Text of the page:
13 Apr UBC expertise: Human Genetics
Prof.dr. Edwin Cuppen was one of the first people in Europe to implement next-generation DNA sequencing. His career was paralleled by the evolution of DNA sequencing and the maturation of whole genome sequencing analysis. How does Edwin work to find the ultimate bioinformatic solution?
“I am a molecular biologist who worked on various model organisms (C. elegans, zebrafish, rat) before ending up in the human genetics area. Currently, I split my working life between my research group at the UMC Utrecht and my scientific director position at the Hartwig Medical Foundation in Amsterdam. HMF is a not-for-profit organisation that pursues improving personalized cancer patient care by systematic genomics analyses.
My research has always been a combination between technology development and biology, where the first pushes the boundaries to allow for scientific discovery in the latter domain. It is very exciting to see that it only took 15 years from the first human genome becoming available (in 2001) to the routine sequencing of hundreds of human genomes per week, which is currently done at the HMF facilities and where results are already used for the benefit of individual patients.”
“In human genetics, approaches have moved from targeted analyses to hypothesis-free genome-wide analyses thanks to developments of Next Generation Sequencing (NGS) technology. This means that very large amounts of genetic data are created that need analysis and interpretation. My group has a track-record in a broad range of experimental NGS techniques and bioinformatic NGS data analyses. We are also pursuing efforts to integrate genomics data with other -omics data, like proteomics. This, of course, in close collaboration with the Heck group.”
“Thanks to our expertise in detecting structural variation (SV), we discovered an extreme form of de novo SVs in the germline called chromothripsis. The exact mechanism of this remains to be discovered, but the hallmarks are that one or more chromosome are shattered in multiple pieces, followed by apparently random religation of the resulting fragments. We found that chromothripsis, which was only recently discovered to occur in many types of tumors, also happens in the germline, primarily affects paternal DNA and contributes to congenital disease. We are now using various other NGS-based techniques like RNA-seq, ATAC-seq, ChIP-seq and 4C-seq in an integrated approach to dissect the underlying pathogenic mechanisms in individual patients and to get a deeper understanding of the molecular processes that can be affected by structural variation in general.”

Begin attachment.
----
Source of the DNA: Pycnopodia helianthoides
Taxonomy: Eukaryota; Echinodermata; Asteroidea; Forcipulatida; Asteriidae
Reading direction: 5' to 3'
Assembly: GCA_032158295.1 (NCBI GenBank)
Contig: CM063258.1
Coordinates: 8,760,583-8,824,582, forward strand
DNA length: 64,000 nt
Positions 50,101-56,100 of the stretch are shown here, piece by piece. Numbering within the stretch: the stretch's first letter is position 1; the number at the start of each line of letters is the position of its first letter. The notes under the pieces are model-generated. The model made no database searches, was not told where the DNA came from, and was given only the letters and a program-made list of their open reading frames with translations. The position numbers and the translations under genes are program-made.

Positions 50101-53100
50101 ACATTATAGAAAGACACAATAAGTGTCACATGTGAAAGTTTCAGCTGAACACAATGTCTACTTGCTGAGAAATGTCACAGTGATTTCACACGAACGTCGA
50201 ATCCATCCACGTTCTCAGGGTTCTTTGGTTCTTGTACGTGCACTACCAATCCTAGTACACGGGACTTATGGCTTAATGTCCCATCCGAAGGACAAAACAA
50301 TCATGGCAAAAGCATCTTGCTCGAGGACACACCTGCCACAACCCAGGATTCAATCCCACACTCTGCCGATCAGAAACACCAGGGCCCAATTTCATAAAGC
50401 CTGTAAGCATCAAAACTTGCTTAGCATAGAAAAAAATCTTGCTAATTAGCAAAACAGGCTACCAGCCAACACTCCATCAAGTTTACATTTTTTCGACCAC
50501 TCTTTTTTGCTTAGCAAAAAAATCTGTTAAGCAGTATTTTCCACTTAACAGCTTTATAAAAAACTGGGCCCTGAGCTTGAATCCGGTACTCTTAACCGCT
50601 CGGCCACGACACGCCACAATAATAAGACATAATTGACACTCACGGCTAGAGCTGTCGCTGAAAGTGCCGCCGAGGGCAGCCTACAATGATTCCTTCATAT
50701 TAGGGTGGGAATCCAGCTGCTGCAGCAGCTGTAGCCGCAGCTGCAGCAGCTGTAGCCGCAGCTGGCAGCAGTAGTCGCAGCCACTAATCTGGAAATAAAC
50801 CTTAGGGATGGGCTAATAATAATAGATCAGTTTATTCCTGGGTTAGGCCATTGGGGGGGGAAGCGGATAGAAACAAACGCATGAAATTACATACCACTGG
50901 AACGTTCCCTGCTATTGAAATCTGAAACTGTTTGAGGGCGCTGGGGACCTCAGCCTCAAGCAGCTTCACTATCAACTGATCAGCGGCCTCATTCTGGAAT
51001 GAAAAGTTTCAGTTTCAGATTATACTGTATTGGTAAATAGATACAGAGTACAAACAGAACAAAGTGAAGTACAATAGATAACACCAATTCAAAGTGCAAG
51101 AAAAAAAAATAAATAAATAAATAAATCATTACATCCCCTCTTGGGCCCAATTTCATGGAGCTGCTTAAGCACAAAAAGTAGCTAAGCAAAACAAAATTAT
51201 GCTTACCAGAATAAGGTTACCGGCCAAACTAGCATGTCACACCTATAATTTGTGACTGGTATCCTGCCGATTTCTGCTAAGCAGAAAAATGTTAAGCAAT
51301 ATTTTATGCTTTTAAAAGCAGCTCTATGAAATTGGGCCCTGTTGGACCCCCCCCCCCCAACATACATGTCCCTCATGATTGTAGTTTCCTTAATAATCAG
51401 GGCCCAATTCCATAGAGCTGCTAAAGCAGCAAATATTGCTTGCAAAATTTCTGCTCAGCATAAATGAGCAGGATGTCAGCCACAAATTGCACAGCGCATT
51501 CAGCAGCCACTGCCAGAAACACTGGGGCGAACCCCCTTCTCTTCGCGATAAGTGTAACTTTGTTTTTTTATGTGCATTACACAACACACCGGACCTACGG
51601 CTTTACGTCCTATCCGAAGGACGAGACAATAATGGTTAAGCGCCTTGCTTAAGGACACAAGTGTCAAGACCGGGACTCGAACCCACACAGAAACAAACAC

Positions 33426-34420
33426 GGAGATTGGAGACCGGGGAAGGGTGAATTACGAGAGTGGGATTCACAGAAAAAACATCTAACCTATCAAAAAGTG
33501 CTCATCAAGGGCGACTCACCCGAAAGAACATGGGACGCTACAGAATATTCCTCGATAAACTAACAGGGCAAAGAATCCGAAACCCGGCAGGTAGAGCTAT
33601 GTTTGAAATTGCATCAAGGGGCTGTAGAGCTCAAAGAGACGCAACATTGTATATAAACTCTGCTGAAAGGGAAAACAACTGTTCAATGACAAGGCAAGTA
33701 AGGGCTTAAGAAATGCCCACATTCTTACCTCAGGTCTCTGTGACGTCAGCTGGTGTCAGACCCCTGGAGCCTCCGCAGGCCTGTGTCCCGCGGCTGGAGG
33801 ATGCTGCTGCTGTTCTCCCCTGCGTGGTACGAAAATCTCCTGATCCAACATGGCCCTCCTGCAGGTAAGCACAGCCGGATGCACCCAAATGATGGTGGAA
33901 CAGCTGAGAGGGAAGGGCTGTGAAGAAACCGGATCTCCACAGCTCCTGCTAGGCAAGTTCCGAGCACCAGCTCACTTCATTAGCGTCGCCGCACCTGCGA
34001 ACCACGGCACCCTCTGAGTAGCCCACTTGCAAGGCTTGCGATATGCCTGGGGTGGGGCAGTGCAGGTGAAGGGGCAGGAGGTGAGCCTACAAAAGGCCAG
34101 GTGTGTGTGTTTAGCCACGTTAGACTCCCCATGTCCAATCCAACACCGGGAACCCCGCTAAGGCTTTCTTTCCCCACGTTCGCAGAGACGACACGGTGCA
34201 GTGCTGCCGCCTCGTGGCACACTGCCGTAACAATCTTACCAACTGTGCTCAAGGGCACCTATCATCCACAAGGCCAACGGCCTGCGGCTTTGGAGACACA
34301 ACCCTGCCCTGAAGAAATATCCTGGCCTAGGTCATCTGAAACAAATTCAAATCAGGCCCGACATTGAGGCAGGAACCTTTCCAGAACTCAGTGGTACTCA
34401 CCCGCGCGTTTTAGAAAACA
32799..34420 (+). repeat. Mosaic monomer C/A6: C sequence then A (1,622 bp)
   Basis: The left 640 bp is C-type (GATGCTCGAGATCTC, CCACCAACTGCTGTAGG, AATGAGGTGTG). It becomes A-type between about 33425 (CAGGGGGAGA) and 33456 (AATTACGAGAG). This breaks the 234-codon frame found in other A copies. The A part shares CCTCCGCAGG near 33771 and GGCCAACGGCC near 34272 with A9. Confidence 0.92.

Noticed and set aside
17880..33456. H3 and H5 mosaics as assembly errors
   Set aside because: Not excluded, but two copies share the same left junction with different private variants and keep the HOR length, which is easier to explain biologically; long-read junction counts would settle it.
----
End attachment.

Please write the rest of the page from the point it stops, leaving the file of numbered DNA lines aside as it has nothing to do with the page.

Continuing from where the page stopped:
Edwin is a member of UBC’s Scientific Advisory Board and an early participant and driver of the UBC community. Why? “Bioinformatics is everywhere in Life Sciences. At an early stage, bioinformatics researchers in Utrecht realised that concerted efforts were required to deal with the rapid developments in the bioinformatics field. We started with education and evolved towards joint seminars, shared infrastructure and tools, and research collaborations. Of course, my group actively participates in these activities and is coordinating several bioinformatics courses. Today, experiments generate more data than before, and there are enormous amounts of public data available that may be relevant to your research. Mining and integration of such information typically requires bioinformatic expertise, for genomics in particular. DNA (and RNA) forms the basis of life, so when studying any type of biology, there are always genetic aspects. Current technology, a combination of DNA sequencing and bioinformatic analyses, but also experimental techniques like gene-editing (e.g. crispr/cas), allow for unprecedented research opportunities. To maximize broad access to both experimental and bioinformatic expertise and capacity for the Utrecht research community, two spin-offs from my group were established in the form of research infrastructure facilities. The Utrecht Sequencing Facility and the Utrecht Bioinformatics Expertise Core were made possible through financial support of the Utrecht University, UMC Utrecht and the Center for Molecular Medicine, and are now supporting many research groups around the campus, while building heavily on the foundations of the UBC.”
Concerted efforts for ultimate solutions
“The ultimate progress would be when we could safely analyse genomics datasets worldwide without exactly knowing where the data is and without the need to transfer data files. We are not there yet, although I do believe IT and bioinformatics solutions could technically provide such solution; legal constraints, privacy issues and the fear that open science may hamper individual careers, are withholding their rapid implementation and adaptation. I believe UBC can play an important guiding role in the required transformation.”
Future bioinformaticians should …?
… always think further than their own research question. Make your tools and data publicly available, but also make efficient use of publicly available tools, resources, and knowledge. Also keep your eyes open for cloud-based solutions and contribute to them. Data sources will keep growing exponentially, and dealing with that will require efficient distributed approaches rather than in-house solutions.
(fotografie: Ed van Rijswijk)